On another photo, it is the hôtel particulier at 11 Place des États-Unis in Paris, after a private screening. Champagne is pouring and friends are amusing themselves scrupulously as ever.
The day after is a lazy morning. The cars are waiting for us. While smoking a cigarette, the Vicomtesse is deeply involved with a conversation with her rebelliously young decorator, Jean-Michel Frank. We are almost ready to leave and drive down to the South of France to a small town called Hyères yet Gertrude Stein is still asleep.
The scenery is breath-taking. Orange and jasmine flowers are inescapably everywhere. Standing on the rocks with a book of Hölderlin, someone brings another bottle of champagne. The view is spectacular. The Vicomtesse walks around with the architect Robert Mallet-Stevens and laughs. The moment is perfect and the plan is right in front of us: we all want a villa for the summer on this very spot.
After Mies van der Rohe was too busy and Le Corbusier with his off-putting didactic personality, the summer residence of Charles and Marie-Laure de Noailles, the Villa Noailles was constructed by the architect Robert Mallet-Stevens on the land offered by Charles's mother for his wedding. It was a ground-breaking, early modernist concrete building looking like a Cubist cruise ship, a strangely obscure labyrinth in which guests constantly lost their way.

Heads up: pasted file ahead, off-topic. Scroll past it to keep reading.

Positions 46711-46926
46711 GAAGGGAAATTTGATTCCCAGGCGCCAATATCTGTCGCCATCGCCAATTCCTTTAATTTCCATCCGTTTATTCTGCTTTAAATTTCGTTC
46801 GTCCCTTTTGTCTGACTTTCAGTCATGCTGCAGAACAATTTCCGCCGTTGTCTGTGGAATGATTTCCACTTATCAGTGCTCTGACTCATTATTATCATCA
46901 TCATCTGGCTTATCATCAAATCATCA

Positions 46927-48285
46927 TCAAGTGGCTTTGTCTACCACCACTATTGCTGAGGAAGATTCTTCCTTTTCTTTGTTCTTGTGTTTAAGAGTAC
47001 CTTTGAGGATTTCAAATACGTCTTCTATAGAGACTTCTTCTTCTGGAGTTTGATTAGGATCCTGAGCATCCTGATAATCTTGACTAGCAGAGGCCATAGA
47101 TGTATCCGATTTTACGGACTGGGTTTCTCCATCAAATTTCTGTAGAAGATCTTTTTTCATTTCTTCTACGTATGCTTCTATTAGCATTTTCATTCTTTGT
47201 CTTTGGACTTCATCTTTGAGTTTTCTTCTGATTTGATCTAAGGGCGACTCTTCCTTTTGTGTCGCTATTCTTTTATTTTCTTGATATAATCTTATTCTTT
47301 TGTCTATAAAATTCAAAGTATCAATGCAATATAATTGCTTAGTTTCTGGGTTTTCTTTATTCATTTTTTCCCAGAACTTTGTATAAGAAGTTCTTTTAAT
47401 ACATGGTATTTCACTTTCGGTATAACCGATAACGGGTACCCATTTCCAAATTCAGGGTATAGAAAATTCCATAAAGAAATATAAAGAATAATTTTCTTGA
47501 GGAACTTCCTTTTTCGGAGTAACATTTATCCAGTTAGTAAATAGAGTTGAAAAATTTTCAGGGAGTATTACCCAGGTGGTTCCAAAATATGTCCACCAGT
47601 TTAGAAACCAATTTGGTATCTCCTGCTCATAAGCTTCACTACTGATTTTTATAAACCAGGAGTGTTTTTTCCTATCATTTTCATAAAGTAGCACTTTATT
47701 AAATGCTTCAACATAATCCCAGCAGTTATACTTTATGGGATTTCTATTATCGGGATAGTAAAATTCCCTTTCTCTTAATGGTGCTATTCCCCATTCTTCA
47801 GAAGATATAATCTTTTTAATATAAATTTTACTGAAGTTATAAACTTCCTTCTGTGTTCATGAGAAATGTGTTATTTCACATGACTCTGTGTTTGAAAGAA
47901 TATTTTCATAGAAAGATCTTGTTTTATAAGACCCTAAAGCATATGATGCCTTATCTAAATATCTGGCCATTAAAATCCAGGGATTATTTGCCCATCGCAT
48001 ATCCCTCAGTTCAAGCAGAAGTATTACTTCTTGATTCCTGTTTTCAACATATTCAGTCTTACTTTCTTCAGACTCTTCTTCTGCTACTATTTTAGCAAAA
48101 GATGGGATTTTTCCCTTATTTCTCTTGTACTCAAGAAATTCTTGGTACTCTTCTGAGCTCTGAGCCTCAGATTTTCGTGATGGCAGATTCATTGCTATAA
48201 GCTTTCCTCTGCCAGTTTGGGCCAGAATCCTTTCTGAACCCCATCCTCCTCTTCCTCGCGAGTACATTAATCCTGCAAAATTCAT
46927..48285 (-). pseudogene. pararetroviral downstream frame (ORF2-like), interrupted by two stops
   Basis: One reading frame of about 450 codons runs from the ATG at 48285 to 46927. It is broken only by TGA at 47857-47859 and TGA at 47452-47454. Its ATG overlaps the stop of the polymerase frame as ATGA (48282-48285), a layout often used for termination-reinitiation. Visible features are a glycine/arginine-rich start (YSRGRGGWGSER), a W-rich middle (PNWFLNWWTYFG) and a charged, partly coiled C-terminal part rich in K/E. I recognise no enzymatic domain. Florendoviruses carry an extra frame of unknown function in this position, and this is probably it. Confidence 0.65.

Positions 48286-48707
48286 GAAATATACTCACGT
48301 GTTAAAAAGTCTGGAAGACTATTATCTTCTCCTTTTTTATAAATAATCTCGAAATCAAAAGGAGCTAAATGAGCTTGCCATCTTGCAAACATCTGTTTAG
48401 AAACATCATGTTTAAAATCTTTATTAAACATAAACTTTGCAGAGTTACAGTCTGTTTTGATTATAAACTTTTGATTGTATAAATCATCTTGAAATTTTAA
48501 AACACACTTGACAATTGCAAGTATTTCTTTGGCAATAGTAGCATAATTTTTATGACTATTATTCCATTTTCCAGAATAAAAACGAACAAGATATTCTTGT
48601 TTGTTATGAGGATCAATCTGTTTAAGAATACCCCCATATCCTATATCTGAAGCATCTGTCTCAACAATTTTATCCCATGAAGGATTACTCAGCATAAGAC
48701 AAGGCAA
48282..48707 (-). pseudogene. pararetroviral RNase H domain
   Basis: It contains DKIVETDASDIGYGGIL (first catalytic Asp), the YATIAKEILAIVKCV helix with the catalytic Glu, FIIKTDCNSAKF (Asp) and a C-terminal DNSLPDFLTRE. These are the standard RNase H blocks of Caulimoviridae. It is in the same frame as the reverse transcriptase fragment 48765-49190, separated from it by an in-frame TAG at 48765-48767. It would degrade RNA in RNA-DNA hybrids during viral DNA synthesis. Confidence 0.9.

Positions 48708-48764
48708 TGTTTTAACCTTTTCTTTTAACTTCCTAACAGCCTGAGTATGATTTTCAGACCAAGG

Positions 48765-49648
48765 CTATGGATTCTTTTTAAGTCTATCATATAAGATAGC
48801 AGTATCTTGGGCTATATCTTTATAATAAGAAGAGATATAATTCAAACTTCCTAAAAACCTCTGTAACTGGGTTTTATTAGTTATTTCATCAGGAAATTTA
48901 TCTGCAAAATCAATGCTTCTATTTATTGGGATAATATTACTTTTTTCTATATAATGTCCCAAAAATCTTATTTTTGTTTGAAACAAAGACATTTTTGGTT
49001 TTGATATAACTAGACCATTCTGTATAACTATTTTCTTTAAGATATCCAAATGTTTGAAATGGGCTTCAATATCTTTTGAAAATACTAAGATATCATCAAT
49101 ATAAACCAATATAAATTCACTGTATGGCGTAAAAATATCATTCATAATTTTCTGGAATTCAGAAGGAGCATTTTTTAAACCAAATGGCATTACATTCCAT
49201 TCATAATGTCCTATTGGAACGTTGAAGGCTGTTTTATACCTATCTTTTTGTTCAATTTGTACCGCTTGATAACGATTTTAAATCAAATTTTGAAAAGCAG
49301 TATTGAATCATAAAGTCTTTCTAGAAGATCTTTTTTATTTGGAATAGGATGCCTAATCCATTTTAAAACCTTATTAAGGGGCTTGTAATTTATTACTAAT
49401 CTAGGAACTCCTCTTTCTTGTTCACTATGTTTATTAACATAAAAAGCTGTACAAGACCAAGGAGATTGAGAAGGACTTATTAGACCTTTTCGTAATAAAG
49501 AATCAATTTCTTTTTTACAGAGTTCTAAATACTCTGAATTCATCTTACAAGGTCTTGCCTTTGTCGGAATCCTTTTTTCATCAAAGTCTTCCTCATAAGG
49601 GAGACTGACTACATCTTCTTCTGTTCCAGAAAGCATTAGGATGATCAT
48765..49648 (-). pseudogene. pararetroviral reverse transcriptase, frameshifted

Spanning over 1800sqm, the house consists of something like 50 monastic guest rooms, a large salon with no windows just a bizarre geometric skylight, a top floor covered swimming pool, a squash court, an athletic centre to the pursuit of physical fitness, precious artworks and furniture by Marcel Breuer and a triangular Cubist garden designed by Gabriel Guevrekian.
The art collection of the de Noailles was vast and exquisite with works by Max Ernst, Man Ray, Francis Picabia, Giorgio de Chirico, Salvador Dali, Yves Tanguy, Goya, Mondrian. With far-ranging vision, the Vicomtesse kept the engine of innovation running among the Surrealists. The Villa is an avant-garde masterpiece of the 20th Century and was an artistic hub for the rich and famous, a perfect meeting place for contemporary art and flamboyant artists.
The interior was created by Jean-Michel Frank, who once said: “The last touch of elegance is elimination”.
The Vicomte and Vicomtesse de Noailles often had film screenings at home. Guests sometimes left socked, sometimes the police had to intervene and confiscate Buñuel’s “L’Age d’Or”. Buñuel said: “Sucking on the big toe of a statue of the Pope and mocking all that is sacred “. At one point, even the bishop of Paris was alerted and Charles’s mother had to go to Rome for a chat with the Pope to save Charles from being excommunicated.
Scandal was the best friend of de Noailles. At the same time, they financed their friends, commissioned paintings, photographs, sculptures, support film projects by Man Ray, Jean Cocteau, Luis Buñuel, Constantin Brâncuși, Salvador Dali, Joan Miro, Balthus, Alberto Giacometti, Francis Poulenc.
The Villa was a constant party with eccentric personalities and bohemians. The de Noailles took exceptional pleasure in shocking people and a good hysterical scene with a choice of audience or lovers, giving them great pleasure.
After a brief affair with Edward James, the twenty-one-year-old composer Igor Markevich, who was also the ex-lover of Serge Diaghilev, became the new lover of the Vicomtesse. Her aristocratic arrogance was immune from most ethical and moral prerogatives.
“Until the age of thirty I was timid and soft-spoken, then one day I began to talk and I’ve never stopped since.” Marie-Laure de Noailles